Steve Winwood – Nine Lives

Have Faith! Stevie reaches back for the real nitty-gritty

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At 60, Steve Winwood remains one of Ray Charles’ most skillful disciples, his innate soulfulness bleeding into every note he sings and plays – as long as he’s feeling it, that is. Happily, the spirit is within Winwood for much of the 10th album bearing his name. Nine Lives revisits the jam-based work of Traffic rather than his refined ’80s synth-o-ramas, and that’s good news, because Winwood remains at his most compelling in immediate settings, while his primal presence tends to be tamped down within rigid structures.

After the palate-cleansing opener, “I’m Not Drowning,” a sprightly country blues solo piece consisting of little more than a circular guitar figure and that unmistakable, tree-bark-textured voice set against clicking drumsticks, the album proceeds to introduce its elemental extremes of air (the chilled-out excursion “Fly”) and earth (“Raging Sea,” with its British-blues-rooted chunkiness).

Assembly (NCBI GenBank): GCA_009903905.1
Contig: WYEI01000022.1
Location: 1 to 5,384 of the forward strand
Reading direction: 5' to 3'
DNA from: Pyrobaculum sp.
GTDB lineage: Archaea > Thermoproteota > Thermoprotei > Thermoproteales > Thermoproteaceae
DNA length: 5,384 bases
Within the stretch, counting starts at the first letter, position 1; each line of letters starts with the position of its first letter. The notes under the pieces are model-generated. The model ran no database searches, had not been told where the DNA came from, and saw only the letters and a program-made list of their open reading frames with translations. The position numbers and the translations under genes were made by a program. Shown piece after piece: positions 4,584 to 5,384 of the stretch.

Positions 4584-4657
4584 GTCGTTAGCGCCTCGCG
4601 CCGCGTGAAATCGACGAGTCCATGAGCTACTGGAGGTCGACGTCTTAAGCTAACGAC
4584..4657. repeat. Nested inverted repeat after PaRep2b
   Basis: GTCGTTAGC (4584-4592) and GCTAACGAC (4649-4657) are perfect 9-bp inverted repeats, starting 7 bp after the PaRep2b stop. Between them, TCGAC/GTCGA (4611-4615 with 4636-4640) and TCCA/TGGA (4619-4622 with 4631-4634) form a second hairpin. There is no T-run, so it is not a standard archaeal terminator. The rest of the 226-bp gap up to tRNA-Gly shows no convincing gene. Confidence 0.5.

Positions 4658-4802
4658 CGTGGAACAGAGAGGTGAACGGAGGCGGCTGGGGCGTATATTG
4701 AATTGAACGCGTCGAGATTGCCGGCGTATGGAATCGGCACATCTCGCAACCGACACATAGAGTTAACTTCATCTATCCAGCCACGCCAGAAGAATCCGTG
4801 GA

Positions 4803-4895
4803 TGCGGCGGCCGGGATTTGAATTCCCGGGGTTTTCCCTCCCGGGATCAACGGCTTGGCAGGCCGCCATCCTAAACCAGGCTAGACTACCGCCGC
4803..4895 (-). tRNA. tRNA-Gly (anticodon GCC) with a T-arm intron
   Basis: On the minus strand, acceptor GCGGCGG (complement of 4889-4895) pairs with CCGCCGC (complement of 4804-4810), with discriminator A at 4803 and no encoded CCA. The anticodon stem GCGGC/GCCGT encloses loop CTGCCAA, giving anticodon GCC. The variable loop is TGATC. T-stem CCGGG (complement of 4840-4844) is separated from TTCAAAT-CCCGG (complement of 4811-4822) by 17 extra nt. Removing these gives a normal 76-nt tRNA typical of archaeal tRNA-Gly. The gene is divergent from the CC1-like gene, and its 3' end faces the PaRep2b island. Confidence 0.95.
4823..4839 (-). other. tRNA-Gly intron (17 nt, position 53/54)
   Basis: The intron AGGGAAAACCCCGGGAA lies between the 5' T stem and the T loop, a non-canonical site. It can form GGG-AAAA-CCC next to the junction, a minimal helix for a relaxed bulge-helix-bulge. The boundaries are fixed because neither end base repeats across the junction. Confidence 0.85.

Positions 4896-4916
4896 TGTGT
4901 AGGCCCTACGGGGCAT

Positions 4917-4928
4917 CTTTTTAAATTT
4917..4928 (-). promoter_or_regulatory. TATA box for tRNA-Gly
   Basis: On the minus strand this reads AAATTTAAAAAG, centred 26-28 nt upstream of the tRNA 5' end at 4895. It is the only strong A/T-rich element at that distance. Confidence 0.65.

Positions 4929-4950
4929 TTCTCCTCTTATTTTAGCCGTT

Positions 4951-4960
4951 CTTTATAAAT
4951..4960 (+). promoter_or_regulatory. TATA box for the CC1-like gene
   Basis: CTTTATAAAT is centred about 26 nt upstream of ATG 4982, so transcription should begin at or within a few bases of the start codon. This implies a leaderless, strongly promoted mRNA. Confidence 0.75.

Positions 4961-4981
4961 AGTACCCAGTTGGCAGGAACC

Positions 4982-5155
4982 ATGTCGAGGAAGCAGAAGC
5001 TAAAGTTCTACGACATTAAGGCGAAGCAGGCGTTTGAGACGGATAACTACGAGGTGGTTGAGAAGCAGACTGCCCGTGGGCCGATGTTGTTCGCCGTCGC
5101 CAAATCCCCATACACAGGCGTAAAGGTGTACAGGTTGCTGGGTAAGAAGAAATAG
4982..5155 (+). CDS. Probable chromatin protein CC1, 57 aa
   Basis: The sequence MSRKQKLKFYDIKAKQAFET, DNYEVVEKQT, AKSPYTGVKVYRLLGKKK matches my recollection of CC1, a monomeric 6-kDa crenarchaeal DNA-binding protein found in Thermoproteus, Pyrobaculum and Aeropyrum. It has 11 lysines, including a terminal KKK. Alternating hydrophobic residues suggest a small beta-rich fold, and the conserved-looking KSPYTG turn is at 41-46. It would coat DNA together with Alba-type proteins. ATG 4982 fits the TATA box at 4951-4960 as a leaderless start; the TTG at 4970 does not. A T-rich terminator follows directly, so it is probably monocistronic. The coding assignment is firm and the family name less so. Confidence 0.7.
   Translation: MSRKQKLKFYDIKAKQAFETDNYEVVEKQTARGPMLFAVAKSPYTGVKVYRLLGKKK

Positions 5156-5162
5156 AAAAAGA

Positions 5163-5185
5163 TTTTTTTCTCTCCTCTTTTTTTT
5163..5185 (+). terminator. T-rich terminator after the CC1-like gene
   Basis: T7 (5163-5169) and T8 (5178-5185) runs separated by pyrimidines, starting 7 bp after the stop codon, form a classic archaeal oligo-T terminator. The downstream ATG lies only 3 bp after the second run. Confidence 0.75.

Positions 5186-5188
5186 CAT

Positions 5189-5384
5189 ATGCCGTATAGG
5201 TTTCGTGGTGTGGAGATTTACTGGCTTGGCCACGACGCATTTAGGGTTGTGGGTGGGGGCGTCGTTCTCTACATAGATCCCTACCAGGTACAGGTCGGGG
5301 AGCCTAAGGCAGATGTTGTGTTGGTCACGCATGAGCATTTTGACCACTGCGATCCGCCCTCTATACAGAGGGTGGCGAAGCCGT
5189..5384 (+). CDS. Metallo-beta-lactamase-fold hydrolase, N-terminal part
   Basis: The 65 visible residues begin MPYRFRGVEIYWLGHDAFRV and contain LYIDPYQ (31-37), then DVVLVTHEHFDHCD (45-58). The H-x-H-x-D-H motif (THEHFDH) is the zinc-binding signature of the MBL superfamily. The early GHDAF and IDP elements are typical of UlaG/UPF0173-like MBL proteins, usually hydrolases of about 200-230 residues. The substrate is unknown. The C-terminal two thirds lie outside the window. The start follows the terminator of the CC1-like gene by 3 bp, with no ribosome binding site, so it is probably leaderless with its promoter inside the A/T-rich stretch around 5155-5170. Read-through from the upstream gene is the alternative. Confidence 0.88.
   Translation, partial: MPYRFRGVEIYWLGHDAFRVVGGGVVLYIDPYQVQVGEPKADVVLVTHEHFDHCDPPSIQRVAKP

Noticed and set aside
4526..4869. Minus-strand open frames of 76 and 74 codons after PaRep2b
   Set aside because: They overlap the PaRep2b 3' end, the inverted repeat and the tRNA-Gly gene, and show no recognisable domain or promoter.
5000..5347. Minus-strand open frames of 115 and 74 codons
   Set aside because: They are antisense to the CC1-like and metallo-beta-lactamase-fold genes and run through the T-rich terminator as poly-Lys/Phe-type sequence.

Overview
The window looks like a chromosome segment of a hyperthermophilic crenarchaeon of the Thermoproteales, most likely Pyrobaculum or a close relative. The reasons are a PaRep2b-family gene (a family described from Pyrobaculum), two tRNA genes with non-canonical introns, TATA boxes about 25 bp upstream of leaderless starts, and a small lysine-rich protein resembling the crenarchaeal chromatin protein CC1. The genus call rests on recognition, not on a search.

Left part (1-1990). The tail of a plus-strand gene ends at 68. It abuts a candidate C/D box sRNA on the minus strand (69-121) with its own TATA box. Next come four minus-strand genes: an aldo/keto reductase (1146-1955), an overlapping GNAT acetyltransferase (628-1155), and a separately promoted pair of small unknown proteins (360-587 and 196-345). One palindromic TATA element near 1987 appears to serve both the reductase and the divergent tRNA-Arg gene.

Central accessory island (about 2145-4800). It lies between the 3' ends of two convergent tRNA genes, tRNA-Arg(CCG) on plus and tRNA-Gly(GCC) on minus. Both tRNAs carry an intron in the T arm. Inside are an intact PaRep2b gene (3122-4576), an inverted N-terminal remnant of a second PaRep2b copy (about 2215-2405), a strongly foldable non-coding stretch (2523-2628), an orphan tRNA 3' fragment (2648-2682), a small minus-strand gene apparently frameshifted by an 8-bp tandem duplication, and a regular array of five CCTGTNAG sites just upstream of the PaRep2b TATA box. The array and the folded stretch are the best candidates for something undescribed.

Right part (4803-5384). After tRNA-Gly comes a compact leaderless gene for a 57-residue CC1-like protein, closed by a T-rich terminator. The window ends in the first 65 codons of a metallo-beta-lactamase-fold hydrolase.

The Moment We’ve Been Waiting For Arrives with the spine-tingling snarl of an overdriven guitar, signaling the presence of the Lord – a.k.a. Eric Clapton. Right from the top, the master’s riffage cascades like molten lava, and Winwood rises up to meet his old mate’s fire with the churning of a massive, force-of-nature organ and a ferocious vocal, as the track reaches for, and achieves, Blind Faith godhead in its roiling payoff. It’s safe to say that neither of these guys has sounded so fully in the moment for at least a couple of decades.

The second half is lifted by the elegantly funky “We’re All Looking” (think AWB) and the vibe-y, Traffic-meets-Santana groover “Secrets,” as Winwood leans on the keys of his trusty Hammond B3 and pumps the keyboard bass while Paul Booth trills the Chris Wood-like flute embellishments. By contrast, the world-beat-flavored “Hungry Man” and “At Times We Do Forget” feel earnest but overly considered. The closing “Other Shore” is a more satisfying expression of spiritual yearning that resembles the less cranky side of latter-day Van Morrison, right down to Booth’s contemplative sax solo.

As reassuring as Nine Lives will be to longtime Winwood fans, it’s bound to leave them wanting more – like a full album of Winwood-Clapton interplay.



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